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Predicting America’s Next Wave of Opioid Overdose as the Worst

America on drugs

It is all around us

In the schools, workplaces, and the streets. No parents, teenagers, or even young kids are safe from this epidemic. The opioid epidemic has come in waves throughout the years. The year coming up and the years to follow are going to be the worst opioid epidemic yet. As medicine advances so do the opioids that the public has access to. Unfortunately, those of us who end up having to take these medications for severe injuries can become addicted. When taken as instructed opioids can be extremely helpful. Abusing opioids is when addiction is apparent, and overdose is likely to happen. We should not play doctor or pharmacist, for there can be severe consequences. The study highlighted in this article will show how high and dangerous opioid overdose is and what to expect from the one coming now. 

What Have Studies Shown About Opioid Overdose?

       A recent study done by researchers at Northwestern Medicine predicts the fourth wave of opioid overdoses will be the worst one yet. The researchers used a COVID-19 model of earlier opioid-involved deaths to predict where the new opioid epidemic will increase. The research shows all areas in the U.S. will have high overdose rates whether it be rural or urban areas. To begin the study researchers first needed to analyze if geography played a part in the first three waves of the opioid epidemic. The researchers began to examine the geography of earlier opioid-involved overdose deaths from 1999-2020. Researchers used data that came from the Centers for Disease Control and Prevention’s Wonder database. This data examined 3,147 counties from the United States and categorized them into a six-point urbanity scale starting from most urban to most rural. 

What Did the Study Conclude?

The study concluded that there is an escalation across rural and urban counties in opioid overdoses. Lori Post, director of the Buehler Center for Health Policy and Economics at Northwestern’s Feinberg School of Medicine states, “Not only is the death rate from an opioid at an all-time high but the acceleration of that death rate signals explosive exponential growth that is even larger than an already historic high.” Lori Post continues to say, “Between 2019 and 2020 rates of opioid overdose deaths converged while escalating for the first time across six types of rural and urban counties.” From the data collected it is clear to see that opioid overdoses are spiraling and spreading faster than in any previous years of opioid overdoses. The year 2020 has the highest level of opioid overdoses ever recorded. This is the first time researchers have used geography to study opioid overdose deaths. Using geography to predict the fourth wave of opioid overdose deaths has shown to be useful. The study concluded that rural areas were rising quicker in opioid overdose deaths than in urban areas. Geography is not the only player in the rise of opioid overdoses. 

opioid trends

(Credit: Northwestern University)

Why has Opioid Overdose Gotten So High?

The other player in America reaching a historic high in opioid overdose is users who are taking synthetic opioids like fentanyl mixed with stimulants like methamphetamine. Recent toxicology reports expose people taking fentanyl and carfentanil mixed with methamphetamines and cocaine. The synthetic opioid fentanyl is 50 to 100 times stronger than morphine. The synthetic opioid carfentanil is one hundred times stronger than fentanyl. Doctors and researchers are concerned about users mixing synthetic opioids and stimulants together because naloxone is not working on reviving people. Posts say, “It appears that those who have died from opioid overdoses have been playing pharmacist and trying to manage their own dosing.” Post continues,” This is a bigger problem because you have people misusing cocaine and methamphetamines along with an opioid, so you have to treat two things at once, and the fentanyl is horribly volatile.” Due to not having something that can counter both drugs, it will be hard to prevent the mass wave of deaths predicted to happen. To help addicts and prevent this mass wave of deaths more methadone or buprenorphine centers should open, especially in rural areas that lack or have no medication-assisted treatment options. Bringing awareness to this can help put a fight to the fourth wave of opioid overdose coming. This study is published in the journal JAMA Network Open.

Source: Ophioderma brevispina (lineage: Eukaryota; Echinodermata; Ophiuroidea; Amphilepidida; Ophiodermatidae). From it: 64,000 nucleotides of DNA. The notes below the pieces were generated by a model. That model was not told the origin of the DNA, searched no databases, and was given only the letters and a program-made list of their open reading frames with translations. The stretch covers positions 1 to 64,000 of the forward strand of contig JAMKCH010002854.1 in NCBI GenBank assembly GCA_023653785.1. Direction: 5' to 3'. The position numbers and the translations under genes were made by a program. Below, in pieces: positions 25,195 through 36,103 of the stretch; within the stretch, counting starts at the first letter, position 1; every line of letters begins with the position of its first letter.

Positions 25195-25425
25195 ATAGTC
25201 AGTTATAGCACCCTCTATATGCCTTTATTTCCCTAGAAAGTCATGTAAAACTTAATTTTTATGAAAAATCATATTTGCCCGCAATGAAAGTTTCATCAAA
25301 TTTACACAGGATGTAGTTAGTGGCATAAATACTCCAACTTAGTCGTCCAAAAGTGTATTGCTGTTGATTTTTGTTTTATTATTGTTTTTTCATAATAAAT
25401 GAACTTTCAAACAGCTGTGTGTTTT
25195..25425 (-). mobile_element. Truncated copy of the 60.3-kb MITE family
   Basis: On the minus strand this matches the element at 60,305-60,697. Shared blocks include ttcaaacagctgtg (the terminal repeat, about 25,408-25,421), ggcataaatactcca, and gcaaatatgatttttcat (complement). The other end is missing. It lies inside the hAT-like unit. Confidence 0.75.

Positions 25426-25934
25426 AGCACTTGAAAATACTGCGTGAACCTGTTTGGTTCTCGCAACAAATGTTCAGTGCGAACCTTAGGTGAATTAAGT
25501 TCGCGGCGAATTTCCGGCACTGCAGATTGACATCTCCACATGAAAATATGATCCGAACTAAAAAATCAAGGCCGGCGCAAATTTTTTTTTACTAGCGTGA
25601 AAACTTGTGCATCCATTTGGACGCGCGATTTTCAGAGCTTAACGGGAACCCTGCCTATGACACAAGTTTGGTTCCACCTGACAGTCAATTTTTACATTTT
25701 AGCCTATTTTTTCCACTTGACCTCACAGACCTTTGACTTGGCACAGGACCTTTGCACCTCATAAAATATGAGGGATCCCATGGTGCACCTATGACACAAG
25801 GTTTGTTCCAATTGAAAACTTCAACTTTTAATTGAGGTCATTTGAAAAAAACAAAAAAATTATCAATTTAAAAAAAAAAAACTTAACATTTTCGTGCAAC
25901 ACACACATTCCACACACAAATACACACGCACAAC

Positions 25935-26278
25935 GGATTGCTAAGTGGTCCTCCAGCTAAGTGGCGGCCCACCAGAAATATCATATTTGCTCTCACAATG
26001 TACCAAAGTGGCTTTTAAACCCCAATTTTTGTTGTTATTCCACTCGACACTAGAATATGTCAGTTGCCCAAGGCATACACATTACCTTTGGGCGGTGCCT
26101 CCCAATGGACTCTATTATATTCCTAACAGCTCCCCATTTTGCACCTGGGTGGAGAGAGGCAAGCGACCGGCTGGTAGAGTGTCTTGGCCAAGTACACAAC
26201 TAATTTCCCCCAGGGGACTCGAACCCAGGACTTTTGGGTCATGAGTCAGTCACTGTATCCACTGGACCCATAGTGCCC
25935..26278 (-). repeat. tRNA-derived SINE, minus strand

American family



What Can We Do?

 If struggling with opioid addiction the first thing is to stop and check into a detox center. Detoxing off a stimulant without medical care is risky. There can be severe withdrawal symptoms depending on how long the addiction has been going on and what stimulant or opioid is being abused. Detox centers do not have to be the only place to get treatment, there are sober living and outpatient programs. Getting help is a good thing. Treatment and therapy create new life practices that make us feel good and better about ourselves. If you know someone struggling with an opioid addiction encourages them to get help. The person must be willing to get help for treatment to be successful. Substance abuse treatment centers do not take anyone unwillingly, it is against the law. We need to talk to our children about the dangers of opioids and overdosing. Opioids such as fentanyl are in schools. We need to keep our children safe. How we face the fourth wave of the opioid epidemic will depend on the actions we take. We must stop our younger generation from facing worse opioid epidemics with each passing year. Overdose does not need to be the result of an addiction, seek substance abuse treatment, and become the person you are meant to be. Call Vanity Wellness on 866 587 1737 for more information on preventing opioid addiction. 

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